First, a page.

Retailing is a cut-throat business with fierce competition, and brands wavering over which products to support risk losing the confidence of their most important customer, namely, supermarket buyers. This view is echoed by Helm. 'Ultimately, if you have a portfolio of brands, some of them become cash cows,' he says. 'The reality is you hold onto listings tactically until you have something to replace them. It is much easier to replace your own brand, than try to gain space from a competitor when you have none.'
As the recession continues, some agencies believe a greater number of smaller brands will be axed or lose marketing support to make way for their global parent brands or a 'masterbrand' strategy. Clearly there are cost efficiencies to be had and, in the current climate, marketers' focus on trimming costs has grown. Many brands from NestlŽ, which has its NestlŽ Wholegrain Cereal masterbrand, to Coca-Cola, have run 'masterbrand' campaigns designed to boost the entire portfolio and provide support to smaller brands.
However, many brand managers who work on smaller brands before tackling major brands say working on a property that has only limited support is difficult. While some turn around ailing brands, others are simply 'waiting to be put out of their misery'. This view is echoed by Marsden, who warns that using a masterbrand strategy in lieu of providing real marketing support to smaller brands is misguided.
Ultimately, managing a declining brand is just as important as nurturing a growing one. While ad agencies are queuing up to tell marketers that spend is essential for survival, many marketers are re-evaluating their strategy. This may well mean a return to masterbrands and a more stringent approach toward struggling brands, spelling the end for some.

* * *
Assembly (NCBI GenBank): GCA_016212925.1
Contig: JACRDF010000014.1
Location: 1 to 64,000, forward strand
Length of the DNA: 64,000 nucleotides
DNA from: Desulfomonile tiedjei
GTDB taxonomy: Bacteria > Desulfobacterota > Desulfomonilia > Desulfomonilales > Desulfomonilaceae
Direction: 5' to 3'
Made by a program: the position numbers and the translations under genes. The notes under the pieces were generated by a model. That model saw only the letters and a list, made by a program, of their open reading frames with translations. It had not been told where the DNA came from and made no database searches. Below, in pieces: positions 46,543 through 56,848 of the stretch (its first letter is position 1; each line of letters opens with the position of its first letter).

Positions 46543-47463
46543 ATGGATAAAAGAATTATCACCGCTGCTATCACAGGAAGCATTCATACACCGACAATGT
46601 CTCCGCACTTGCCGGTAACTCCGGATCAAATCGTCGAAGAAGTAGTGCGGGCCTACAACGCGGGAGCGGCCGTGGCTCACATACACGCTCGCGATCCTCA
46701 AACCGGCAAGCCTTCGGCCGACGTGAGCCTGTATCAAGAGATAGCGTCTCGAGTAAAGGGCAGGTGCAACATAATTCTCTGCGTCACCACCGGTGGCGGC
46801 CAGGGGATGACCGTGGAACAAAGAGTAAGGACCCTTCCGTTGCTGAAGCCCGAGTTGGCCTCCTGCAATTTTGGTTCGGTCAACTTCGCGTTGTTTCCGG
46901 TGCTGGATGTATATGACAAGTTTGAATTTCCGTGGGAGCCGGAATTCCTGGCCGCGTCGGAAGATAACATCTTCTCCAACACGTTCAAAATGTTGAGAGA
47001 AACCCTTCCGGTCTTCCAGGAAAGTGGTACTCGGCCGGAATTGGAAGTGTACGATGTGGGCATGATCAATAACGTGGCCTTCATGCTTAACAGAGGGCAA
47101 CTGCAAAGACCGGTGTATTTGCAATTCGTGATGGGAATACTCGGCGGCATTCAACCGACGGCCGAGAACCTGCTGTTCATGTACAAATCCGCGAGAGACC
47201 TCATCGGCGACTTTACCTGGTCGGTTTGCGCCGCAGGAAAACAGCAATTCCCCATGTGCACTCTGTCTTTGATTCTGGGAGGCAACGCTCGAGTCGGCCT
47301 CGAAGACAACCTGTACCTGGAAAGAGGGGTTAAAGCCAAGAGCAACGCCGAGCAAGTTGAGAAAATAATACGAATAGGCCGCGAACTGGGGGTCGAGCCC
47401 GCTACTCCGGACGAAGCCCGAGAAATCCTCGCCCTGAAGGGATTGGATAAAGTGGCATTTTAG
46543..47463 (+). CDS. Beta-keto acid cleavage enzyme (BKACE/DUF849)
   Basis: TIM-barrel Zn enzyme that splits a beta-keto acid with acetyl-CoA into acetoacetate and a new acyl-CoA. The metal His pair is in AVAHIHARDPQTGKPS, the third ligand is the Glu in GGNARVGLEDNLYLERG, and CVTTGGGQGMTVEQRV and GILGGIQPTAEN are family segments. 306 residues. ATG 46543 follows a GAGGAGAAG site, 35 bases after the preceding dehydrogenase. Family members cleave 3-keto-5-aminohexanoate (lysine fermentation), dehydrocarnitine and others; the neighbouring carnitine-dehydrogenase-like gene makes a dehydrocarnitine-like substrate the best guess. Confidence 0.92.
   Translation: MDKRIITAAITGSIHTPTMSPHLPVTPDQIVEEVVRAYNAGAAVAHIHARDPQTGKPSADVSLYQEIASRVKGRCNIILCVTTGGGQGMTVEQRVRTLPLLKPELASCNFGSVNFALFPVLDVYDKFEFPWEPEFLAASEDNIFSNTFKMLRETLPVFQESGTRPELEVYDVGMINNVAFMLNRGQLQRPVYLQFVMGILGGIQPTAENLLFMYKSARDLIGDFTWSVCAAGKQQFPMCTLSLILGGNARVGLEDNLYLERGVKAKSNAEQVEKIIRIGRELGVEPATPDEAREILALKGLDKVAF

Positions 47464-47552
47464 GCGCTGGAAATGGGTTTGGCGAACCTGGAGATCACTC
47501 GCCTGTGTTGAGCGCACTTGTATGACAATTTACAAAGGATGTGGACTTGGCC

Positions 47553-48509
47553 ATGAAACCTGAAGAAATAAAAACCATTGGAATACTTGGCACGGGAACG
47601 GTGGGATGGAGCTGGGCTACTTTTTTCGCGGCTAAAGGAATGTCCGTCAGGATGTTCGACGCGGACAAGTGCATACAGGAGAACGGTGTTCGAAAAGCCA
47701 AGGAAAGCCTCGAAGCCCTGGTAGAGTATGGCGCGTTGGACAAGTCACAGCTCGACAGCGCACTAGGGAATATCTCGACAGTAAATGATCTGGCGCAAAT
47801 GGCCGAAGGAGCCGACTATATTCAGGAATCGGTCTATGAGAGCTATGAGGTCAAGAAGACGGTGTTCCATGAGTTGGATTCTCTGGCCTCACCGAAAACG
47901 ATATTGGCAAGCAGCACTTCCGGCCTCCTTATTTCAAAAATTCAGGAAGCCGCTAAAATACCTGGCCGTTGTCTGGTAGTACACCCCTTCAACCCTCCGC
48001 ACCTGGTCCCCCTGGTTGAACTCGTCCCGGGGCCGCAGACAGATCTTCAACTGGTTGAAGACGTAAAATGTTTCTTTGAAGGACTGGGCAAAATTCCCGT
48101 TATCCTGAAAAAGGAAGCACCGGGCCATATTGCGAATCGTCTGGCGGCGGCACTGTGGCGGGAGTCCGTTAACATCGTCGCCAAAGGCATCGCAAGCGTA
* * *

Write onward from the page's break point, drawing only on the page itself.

The brands they would rather forget
In 2001 Royal Mail was rebranded as Consignia as part of an effort to become an international brand. The name went down like a lead balloon with the public and was soon dumped in favour of the more traditional Royal Mail Group.
PwC Consulting, the business consulting unit run and operated by PricewaterhouseCoopers, infamously rebranded itself as Monday. At the time, a PwC spokeswoman said: 'Monday represents a fresh start, a new beginning, rolling up your sleeves and getting to work.' The rebrand, seen by many commentators as a line in the sand for branding absurdity, was quickly scrapped after PwC was acquired by IBM.
Abbey goes pastel
In 2003 when Abbey National shortened its name to Abbey, complete with a lower-case logo in pastel shades, there were many raised eyebrows. Just 17 months after the rebrand, Abbey's new owner, Banco Santander Central Hispano, changed the look again.
This was a temporary rebrand of Pizza Hut intended to secure the brand reams of free column inches in the press, but critics say it was received poorly and simply confused consumers.
Mitsubishi introduced a range of vehicles named Pajero (known as Shogun in the UK). However, no one had told the company's bigwigs that in Spanish the word pajero roughly translates as 'wanker'.
Case Study: From Norwich Union to Aviva
The Norwich Union brand will be dropped this June in favour of the Aviva moniker. In the meantime, the company has rolled out a transitional logo to get consumers used to the move. John Kitson, head of sales and marketing at the group, says: 'We have been planning this since 2002. No time is absolutely perfect and there's always a reason not to change, a reason to postpone, a trap lurking behind a corner. When you know, and you're confident that your strategy is right, you must go with it.'
Kitson's five-point plan for carrying out a successful rebrand
- The chief executive must lead it from the top - it is essential to have co-operation across the organisation.
- Planning and timing - take your time, do it properly and don't rush it.
- Engage all the brand's stakeholders.
- Be clear about the decision and stick to it.
- Add value to the brand - it has to be more than just a name.